Being talented could be problematic. It could sometimes, injure the talented person through constant self-doubt and self-consciousness. The question of whether what they are putting out would satisfy the fans has the potential of capping their ability to create what they may consider great. The quest for perfection and no room for errors, even if minor, could be a chip on their shoulders.
For the expectant supporters and admirers of such talented persons, the expectations are mostly high that anything short of premium quality is deemed as failure. The circumstances that contributed to the final output is often shoved aside. The weighing scale should not hang in a balance. It should tilt towards excellence. Good effort isn’t tolerated. Excellence ride supreme. These high expectations from fans and the fear to be mediocre no matter the situation from the talented individual often become a difficult situation to navigate.
This trap is what A.I seem to have found himself entangled in following the release of his highly anticipated debut EP, “Headstrong”. For years – since his thoughtful single ‘Anger Management’ hit radio and music blogs in 2014- A.I (or AYISI) has been very reticent about releasing any major project; something he blames on finding the perfect time. For the last two years, he had been playing the role of a guest act on songs. And as expected, he sparkled on these features. The exhibition of vintage performances sparked the desire for a body of work.
“Headstrong” is therefore an open invitation to exploring the musical talent of A.I. in full. Across the nine songs- which crosses the soundscape of afropop, trap and shades of hip hop- the 2ligit artist dishes musings on how chasing success means sacrificing some aspect of his life, including the most important people in their circle. This is vividly demonstrated on the trap and piano chords and synths saturated “Holla Sometime”. He appeals to her not to be ‘jealous of the grind’ since ‘I do it for you/ so soon as it drops/ you should holla sometime’. The taut baseline at the end carries a riveting appeal.
The theme of love is further explored on ‘Tiwaa”, and ‘’About Her’’. ‘Tiwaa’’ carries a mellow, afropop tinged influence whose enchanting beauty lies in how A.I delivers his wooing lines- the playfulness in his delivery is reminiscent of Okomfo Kwadei; ‘’About Her’’ breathes with the staccato, highlife rhythmic feel with A.I infusing a bit of Ghanaian folk song towards the end for authenticity after exalting her qualities: “I found myself drowning in you”.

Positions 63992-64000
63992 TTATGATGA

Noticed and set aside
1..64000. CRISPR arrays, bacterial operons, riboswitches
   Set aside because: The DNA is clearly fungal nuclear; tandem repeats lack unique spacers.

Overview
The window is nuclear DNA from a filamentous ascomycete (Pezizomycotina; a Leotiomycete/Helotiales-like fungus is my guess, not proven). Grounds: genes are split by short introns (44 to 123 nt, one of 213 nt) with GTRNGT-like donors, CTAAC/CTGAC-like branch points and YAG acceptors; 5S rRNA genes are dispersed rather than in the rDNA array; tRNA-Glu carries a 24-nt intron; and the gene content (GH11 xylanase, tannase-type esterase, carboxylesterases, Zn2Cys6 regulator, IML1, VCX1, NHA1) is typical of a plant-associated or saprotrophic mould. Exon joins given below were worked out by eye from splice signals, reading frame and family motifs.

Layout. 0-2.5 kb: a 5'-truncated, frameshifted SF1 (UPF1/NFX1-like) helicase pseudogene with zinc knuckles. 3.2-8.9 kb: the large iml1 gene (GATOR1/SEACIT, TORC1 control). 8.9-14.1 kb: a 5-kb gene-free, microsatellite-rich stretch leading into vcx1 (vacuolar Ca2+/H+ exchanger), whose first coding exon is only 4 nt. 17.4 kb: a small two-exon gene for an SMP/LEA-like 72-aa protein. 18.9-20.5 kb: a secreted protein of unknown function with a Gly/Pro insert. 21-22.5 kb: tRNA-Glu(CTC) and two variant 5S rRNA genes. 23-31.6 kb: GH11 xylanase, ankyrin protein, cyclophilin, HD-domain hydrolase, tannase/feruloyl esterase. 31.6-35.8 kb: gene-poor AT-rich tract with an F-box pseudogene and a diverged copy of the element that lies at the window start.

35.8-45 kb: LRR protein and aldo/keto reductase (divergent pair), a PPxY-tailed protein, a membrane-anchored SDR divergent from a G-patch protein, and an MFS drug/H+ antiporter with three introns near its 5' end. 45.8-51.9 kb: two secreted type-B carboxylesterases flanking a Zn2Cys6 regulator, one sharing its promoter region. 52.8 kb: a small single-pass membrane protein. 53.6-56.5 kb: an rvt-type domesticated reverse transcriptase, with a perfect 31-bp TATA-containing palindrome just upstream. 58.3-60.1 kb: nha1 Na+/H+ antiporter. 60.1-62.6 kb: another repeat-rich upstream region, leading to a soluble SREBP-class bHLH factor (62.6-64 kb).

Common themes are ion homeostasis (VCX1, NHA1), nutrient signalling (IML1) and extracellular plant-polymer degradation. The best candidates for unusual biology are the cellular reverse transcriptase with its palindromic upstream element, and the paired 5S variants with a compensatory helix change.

Late last year, following the musical tremor that the spectacular “Grind” caused across the music space, A.I released a chain of singles to fan the attention he courted. “Moving On”, Burn Fat, “Paper” made waves adding to his commercial portfolio which was ascending. These are very catch, happy and danceable tunes that are meant to please listeners. Cue up these three songs at any event and you are assured to get a very vivacious reaction from the audience.
Unlike the above mentioned songs, “Medicating” is cast in trap sound and from the opening lines, one is presented with the theme of the song: “shout out to my stoners/high as fuck but still rolling’. The hip hop flavoured “Last One” describes his sexual encounter with and proficiency of his lover before she leaves town. “2li 4 Life” introduces a side of A.I unknown to many: proof that he can out-rap your favourite rapper.
The verdict on “Headstrong” varies, depending on where one stands. For those staunch fans, this EP would fly a little below their expectations for reasons which may include songs featured on EP and beat shopping. Adding songs like the almost year old singles – ‘’Paper’’, ‘’Moving On’’, ‘’Burn Fat’’- comes across like a man desperate to have a hit song on the EP when he could have at least, kept two of those and replaced the others with new songs. Also, why were the horns on ‘’Tiwaa’’ and ‘’About Her’’ not allowed to blitz through these songs?
And for those hearing A.I for the first time, “Headstrong” would be received with such profound enthusiasm. His energy was perfect, his lyrics were quirky; it swings from a TEDx talk session to debauchery tales without losing its brilliance. If there was another sign of how entertaining and refreshing an artist A.I is, it’s found on “Holla Sometime” and “Tiwaa”, where he chose to deliver his lyrics in a spoken word, conversational style- a style reminiscent of Okomfo Kwadei- rather than singing them with the verve of a 90s RnB artist. This unforced, ‘i-can-do-it-in-my-sleep” appeal cut across the EP.
For a debut EP, A.I approached it in a way that many in his situation would: capitalize on the current music wave, offer them your various styles while broaching the topics of love, determination and success. As a body of work, “Headstrong” sit just below excellent for one single reason: the old singles on the album stole a bit from the overall score of the EP.
For what the EP failed to nail, it is my hope that the album he’d be putting out would level that. A.I. has the potential of becoming our biggest music export considering his enormous talent. He and his team are aware of that. But, he needs to be reminded of the need to always put his best foot forward in an industry where sometimes, talent is overlooked for what is hot and trendy.